Royal Hospital Kilmainham
|Royal Hospital Kilmainham|
View of the northside of the main building.
|Town or city||Dublin|
|Design and construction|
|Client||James Butler, 1st Duke of Ormonde|
|Architect||Sir William Robinson|
The hospital was built in 1684 by Sir William Robinson, official State Surveyor General for James Butler, 1st Duke of Ormonde and Lord Lieutenant of Ireland to King Charles II, as a home for retired soldiers and continued in that use for over 250 years. The style is based on Les Invalides in Paris with a formal facade and a large courtyard. The Royal Hospital Chelsea in Chelsea, London was completed two years later and also has similarities in style.
The Richmond Tower at the end of the formal avenue leading to the Royal Hospital was designed by Francis Johnston, one of the leading architects of the day. This gateway originally stood beside the river Liffey at Bloody Bridge (now Rory O'More Bridge), but had to be moved after the arrival of the railway in 1844 increased traffic congestion (obviously not new to Dublin). He had placed his personal coat of arms above the arch, concealed by a piece of wood painted to match the stone, his idea being that his arms would be revealed to future generations after the wood became rotten. However, his little trick was uncovered when the gateway was taken down for removal. The coat of arms at present on the gateway is that of the Royal Hospital.
The Royal Hospital Kilmainham graveyards, including Bully's Acre, are located 400 metres to the west. A cross-shaft in the former cemetery may be the remains of a boundary cross associated with a ninth century monastery located at this site.
Following the creation of the Irish Free State the Royal Hospital was considered as a potential home for Oireachtas Éireann, the new Irish national parliament. Eventually it was decided to keep parliament in its temporary home in Leinster House. The Hospital remained the home of a dwindling number of soldiers, before being variously used by the Garda Síochána (the Irish police force) and as a storage location for property belonging to the National Museum of Ireland. The large statue of Queen Victoria which used to stand in the forecourt of Leinster House, before its removal in 1947, was stored in the main courtyard of the Hospital, as were various state carriages, including the famously spectacular State Coach of the Lord Chancellor of Ireland. The Royal Hospital in Kilmainham was finally restored by the Irish Government in 1984 (its 300th anniversary) and controversially opened as the Irish Museum of Modern Art (IMMA). Some people working in heritage organisations criticised the decision to demolish the eighteenth century barrack rooms in one section of the quadrangle to create open spaces for the IMMA.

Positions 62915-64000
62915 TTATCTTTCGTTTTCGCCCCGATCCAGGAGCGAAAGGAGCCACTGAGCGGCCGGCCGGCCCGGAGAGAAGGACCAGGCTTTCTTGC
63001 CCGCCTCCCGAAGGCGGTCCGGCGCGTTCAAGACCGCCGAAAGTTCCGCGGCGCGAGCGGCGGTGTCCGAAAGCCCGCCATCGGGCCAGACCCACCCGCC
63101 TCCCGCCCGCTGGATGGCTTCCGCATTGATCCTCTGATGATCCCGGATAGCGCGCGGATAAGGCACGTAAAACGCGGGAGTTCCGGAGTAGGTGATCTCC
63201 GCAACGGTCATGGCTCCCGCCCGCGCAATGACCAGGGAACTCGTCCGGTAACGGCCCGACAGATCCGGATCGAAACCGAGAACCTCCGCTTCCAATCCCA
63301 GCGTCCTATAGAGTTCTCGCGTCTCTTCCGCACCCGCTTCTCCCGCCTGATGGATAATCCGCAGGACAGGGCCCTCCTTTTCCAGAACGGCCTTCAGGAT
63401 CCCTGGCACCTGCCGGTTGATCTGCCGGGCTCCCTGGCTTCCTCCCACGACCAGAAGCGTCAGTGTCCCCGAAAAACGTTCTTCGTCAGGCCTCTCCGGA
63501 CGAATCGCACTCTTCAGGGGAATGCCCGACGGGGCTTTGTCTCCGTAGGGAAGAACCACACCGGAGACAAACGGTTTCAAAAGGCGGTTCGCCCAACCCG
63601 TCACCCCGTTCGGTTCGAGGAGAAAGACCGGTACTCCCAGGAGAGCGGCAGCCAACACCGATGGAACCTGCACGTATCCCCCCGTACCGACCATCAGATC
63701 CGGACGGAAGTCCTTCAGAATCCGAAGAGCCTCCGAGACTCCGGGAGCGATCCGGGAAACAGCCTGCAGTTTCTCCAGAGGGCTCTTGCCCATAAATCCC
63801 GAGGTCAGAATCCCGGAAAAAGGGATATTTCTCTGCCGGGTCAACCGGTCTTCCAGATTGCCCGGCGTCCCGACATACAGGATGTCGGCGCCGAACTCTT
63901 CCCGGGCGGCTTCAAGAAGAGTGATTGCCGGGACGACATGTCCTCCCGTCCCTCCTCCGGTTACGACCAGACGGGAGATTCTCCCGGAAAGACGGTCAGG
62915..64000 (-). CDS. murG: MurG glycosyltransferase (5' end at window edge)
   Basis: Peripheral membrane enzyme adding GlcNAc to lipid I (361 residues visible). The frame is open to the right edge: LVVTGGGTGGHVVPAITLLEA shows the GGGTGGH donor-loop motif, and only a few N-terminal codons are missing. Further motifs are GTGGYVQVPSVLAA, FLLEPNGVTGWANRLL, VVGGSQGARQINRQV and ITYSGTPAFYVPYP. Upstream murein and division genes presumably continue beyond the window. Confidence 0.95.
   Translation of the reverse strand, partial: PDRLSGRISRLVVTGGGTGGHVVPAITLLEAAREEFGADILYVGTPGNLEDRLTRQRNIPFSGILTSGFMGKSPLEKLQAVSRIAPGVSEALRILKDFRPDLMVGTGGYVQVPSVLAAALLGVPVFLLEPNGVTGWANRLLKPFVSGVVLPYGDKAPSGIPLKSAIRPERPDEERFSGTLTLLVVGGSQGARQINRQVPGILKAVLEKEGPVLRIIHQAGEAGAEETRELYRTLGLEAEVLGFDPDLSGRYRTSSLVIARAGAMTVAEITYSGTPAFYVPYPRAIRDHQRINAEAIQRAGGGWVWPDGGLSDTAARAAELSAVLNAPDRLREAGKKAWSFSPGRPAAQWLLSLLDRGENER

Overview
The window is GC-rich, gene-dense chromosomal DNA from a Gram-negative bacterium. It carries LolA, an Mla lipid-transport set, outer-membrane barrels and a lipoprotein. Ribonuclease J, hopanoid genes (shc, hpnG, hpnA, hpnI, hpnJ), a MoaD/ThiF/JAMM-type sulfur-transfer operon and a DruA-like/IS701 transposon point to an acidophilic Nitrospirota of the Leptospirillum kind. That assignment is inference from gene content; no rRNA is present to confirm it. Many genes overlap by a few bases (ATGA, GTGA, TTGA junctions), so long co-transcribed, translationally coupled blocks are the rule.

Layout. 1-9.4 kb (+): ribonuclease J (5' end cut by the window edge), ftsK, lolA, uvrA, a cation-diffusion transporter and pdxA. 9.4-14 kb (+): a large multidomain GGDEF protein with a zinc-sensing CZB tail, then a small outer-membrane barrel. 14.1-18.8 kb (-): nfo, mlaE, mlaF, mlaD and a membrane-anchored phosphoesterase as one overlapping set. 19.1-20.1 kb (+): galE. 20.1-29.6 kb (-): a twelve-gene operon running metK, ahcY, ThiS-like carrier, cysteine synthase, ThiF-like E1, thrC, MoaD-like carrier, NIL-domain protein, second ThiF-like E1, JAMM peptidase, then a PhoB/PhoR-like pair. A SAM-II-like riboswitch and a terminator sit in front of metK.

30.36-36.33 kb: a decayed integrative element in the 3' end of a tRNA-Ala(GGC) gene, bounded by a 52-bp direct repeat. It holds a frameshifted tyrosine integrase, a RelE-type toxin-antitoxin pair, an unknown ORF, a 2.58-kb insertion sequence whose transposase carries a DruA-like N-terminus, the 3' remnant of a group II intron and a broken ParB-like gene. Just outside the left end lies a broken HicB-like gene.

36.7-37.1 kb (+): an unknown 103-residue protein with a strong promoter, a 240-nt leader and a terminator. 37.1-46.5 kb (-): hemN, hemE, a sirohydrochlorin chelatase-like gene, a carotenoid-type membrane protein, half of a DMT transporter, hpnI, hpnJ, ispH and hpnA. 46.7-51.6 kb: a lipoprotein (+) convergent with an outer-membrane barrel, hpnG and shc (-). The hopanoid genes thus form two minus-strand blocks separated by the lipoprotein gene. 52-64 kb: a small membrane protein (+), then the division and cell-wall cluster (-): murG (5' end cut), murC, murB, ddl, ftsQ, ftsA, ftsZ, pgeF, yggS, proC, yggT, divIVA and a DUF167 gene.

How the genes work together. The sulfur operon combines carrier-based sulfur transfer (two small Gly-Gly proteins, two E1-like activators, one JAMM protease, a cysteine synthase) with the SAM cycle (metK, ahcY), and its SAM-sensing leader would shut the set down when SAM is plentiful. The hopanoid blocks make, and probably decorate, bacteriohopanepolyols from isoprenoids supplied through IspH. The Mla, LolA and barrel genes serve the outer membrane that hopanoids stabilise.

Every year on the National Day of Commemoration – the Sunday nearest July 11 - the anniversary of the Truce that ended the Anglo-Irish War – the President of Ireland, in the presence of members of the Government of Ireland, members of Dáil Éireann and of Seanad Éireann, the Council of State, the Defence Forces, the Judiciary and the Diplomatic Corps, lays a wreath in the courtyard in memory of all Irishmen and Irishwomen who have died in past wars and on service with the United Nations.
See also 
- Kilmainham Gaol
- Royal Hospital Chelsea (equivalent in London)
- Puyloubier (French Foreign Legion equivalent)
- Guinness, Desmond; Jacqueline O'Brien (1994). Dublin: A Grand Tour. London: Weidenfeld and Nicholson. p. 38. ISBN 0-297-8222-7.
- Murphy, Sean (1989). Bully's Acre and Royal Hospital Kilmainham graveyards: history and inscriptions. Dublin: Divelina Publications. p. 5. ISBN 0-9512611-1-8.
- Royal Hospital Kilmainham website
- Virtual Tours of Royal Hospital Kilmainham North Range, Courtyard and Formal Gardens